Map of life expectancy at birth from Global Education Project.

Tuesday, January 24, 2012

Common Sense

You may feel that all taxation is theft, and that the nanny state should not be trying to influence us to do what's good for us, and that the corporations who sell us flavored sugar water are people. Okay, fine. But let's inject some facts into the discussion and see where that leads us.

As these folks point out in Health Affairs, Americans consume on average 45 gallons of sugary beverages every year. (That's soda, sugar sweetened tea, fruit punch (with minimal fruit, of course) "sports" drinks -- which are nothing of the sort -- all of that. It's all the same. Sugar, water and flavoring.) A 20 ounce drink contains 17 teaspoons of sugar. Those 45 gallons add up to 70,000 empty calories per person. So what, you say? Women who consume just one of these per day have been found to have an 83-98% increased risk of diabetes. It's partly because it makes them fat, and it's partly because it causes a glycemic spike. Put another way: that shit is poison.

So, these people figured out, based on estimates of how price would affect demand, that putting a one penny per ounce tax on these drinks nationwide would result in a reduction in the obesity rate of 1.5%, which means 867,000 fewer obese adults. It would reduce the incidence of diabetes over 10 years by 2.6%. This is even assuming that people would make up 40% of the calories by eating or drinking other stuff. If they didn't do that, we'd save $20 billion in medical costs. That would also mean 95,000 fewer cases of heart disease, 8,000 fewer strokes, and more than $17 billion in medical expenses averted.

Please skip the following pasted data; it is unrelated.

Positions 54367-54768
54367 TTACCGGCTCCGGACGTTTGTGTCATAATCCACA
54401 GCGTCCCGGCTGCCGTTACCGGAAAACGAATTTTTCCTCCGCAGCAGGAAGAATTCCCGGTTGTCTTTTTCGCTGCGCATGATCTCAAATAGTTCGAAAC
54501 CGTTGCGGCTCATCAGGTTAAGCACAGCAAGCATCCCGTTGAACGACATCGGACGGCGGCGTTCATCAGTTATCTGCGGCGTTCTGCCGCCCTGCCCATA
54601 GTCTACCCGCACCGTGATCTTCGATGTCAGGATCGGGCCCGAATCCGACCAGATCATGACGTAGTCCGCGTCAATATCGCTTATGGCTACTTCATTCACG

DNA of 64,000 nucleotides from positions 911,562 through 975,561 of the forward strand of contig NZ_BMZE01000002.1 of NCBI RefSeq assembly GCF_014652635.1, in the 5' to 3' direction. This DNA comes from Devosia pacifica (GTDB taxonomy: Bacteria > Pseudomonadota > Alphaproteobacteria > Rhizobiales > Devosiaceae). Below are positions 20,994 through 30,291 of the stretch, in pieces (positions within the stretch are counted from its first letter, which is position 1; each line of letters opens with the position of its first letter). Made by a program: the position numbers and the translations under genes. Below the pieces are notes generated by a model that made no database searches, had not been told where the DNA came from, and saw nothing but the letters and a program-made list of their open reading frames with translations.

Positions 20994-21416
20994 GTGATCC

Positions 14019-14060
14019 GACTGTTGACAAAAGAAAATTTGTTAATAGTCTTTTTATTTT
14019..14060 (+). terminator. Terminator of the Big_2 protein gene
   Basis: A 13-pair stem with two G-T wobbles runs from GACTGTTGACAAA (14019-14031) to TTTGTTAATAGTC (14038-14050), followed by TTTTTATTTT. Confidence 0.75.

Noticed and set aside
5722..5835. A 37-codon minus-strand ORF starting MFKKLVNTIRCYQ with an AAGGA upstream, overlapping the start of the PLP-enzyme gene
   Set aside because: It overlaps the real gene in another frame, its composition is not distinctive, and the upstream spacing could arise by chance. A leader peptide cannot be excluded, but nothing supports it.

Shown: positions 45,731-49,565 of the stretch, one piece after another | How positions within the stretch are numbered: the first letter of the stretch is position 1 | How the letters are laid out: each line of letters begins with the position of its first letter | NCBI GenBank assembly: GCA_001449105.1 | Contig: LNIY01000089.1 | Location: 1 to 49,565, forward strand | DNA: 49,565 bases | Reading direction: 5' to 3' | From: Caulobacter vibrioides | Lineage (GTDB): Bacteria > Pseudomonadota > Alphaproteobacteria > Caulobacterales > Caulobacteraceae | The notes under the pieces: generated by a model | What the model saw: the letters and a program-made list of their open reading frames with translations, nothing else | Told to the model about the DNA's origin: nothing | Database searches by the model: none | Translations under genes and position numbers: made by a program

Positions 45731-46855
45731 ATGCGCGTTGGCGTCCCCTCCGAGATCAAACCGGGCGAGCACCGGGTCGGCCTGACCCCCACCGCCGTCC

Now, there are all sorts of caveats and reservations and what ifs behind all this, but the basic conclusion is clear. The price of these beverages does not reflect their cost to society -- the "externalities" of the transaction. We haven't even mentioned the cost to individuals of poor health, disability, and premature death. But those medical expenses are mostly paid by Medicare, which means you are paying.

So under which situation do you have more freedom? The situation where you can still choose not to poison yourself and save the extra 20 cents on a drink, while not having to pay as much for other people's health care not to mention your own? Or the situation we have now, where corporations are aggressively marketing poison to children and nobody is doing anything about it, but you have to pay the cost?

Freedom. It doesn't mean what Ron Paul thinks it means.

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